Maxwell Cade co-developed the "Mind Mirror", a portable EEG machine that could monitor the alpha, beta, delta and theta rhythms from each brain hemisphere simultaneously. In the 1970s, a number of eastern religious teachers expressed an interest in participating in Maxwell Cade's research, and agreed to have their brain rhythms measured. In 1976 when he was touring England, Swami Prakashanand Saraswati requested to participate in Dr. Maxwell Cade's research. Dr. Maxwell Cade and his team found patterns they had not seen before. Maxwell Cade concluded that the Swamis' spiritual training conferred unusual powers of healing and perception.
Dr. Cade spent two weeks with Prakashanand Saraswati to measure his brainwaves, and he always seemed to be in this "Awakened Mind" pattern. Furthermore, he measured brainwave patterns, only previously measured in a few rare individuals, that Maxwell Cade characterizes as the "State beyond the Awakened Mind". Cade commented: ". . . he has attained to that level of consciousness at which he is in the higher reaches of meditation and in everyday waking consciousness at the same time". On one occasion, Maxwell Cade says that Saraswati "produced the most beautiful fifth-state pattern on the Mind Mirror for more than an hour while engaging in an intense debate with Professor John Hasted, a noted physicist". Saraswati wanted to test out the effects of his new form of meditation called the "Divine Love Meditation." He had Maxwell Cade test subjects while listening to a tape consisting of chanting and they measured the effects. According to Cade, both experienced and non-meditators were able to produce a form of "Awakened Mind" pattern while listening to these tapes.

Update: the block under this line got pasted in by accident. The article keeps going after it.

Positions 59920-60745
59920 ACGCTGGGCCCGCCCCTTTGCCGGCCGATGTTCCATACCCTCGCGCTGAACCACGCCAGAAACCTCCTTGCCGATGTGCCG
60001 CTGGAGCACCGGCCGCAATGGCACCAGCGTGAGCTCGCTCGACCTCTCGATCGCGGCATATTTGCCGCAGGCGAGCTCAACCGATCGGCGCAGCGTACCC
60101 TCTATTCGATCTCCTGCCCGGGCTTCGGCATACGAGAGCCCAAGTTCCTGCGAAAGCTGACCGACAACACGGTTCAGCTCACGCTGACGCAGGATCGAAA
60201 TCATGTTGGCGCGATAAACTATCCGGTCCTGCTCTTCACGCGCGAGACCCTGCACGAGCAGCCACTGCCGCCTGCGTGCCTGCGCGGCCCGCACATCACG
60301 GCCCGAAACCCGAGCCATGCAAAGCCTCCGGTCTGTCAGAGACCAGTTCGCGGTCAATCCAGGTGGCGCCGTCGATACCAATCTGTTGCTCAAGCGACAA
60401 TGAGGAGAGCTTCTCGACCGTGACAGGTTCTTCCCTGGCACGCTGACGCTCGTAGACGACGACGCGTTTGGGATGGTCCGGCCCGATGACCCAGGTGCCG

He writes, "Those who have close contact with His Divinity know that he remains continually in his Divine-Love transcendence. This corresponds to what Carl Jung termed 'the Transcendent Function.'" Further, Cade writes that he "had not seen anyone who could equal Swamiji's feat of touching a number of subjects on the head and immediately raising their pattern of consciousness by two levels, from the ordinary waking state into the advanced fifth state. In at least one of these subjects, the higher state persisted for three days and was an unforgettable experience." Cade's wife reportedly had an "unforgettable experience" from meeting Swami Prakashanand Saraswati and participating in the study. Maxwell Cade characterised it as "an experience of great impact". It was, he wrote later: ". . . a perfect opportunity to study his remarkable EEG patterns under varying circumstances, to discuss the application of scientific methods to the study of meditation, and to learn about Divine Love Meditation at the feet of this great Master".
Cade published his research in his "landmark book", The Awakened Mind. Cade's research with Swami Prakashanand Saraswati has also been discussed in several other publications including by Hill (1979), Inglis & West (1983), Treece (1989) and Peake (2013).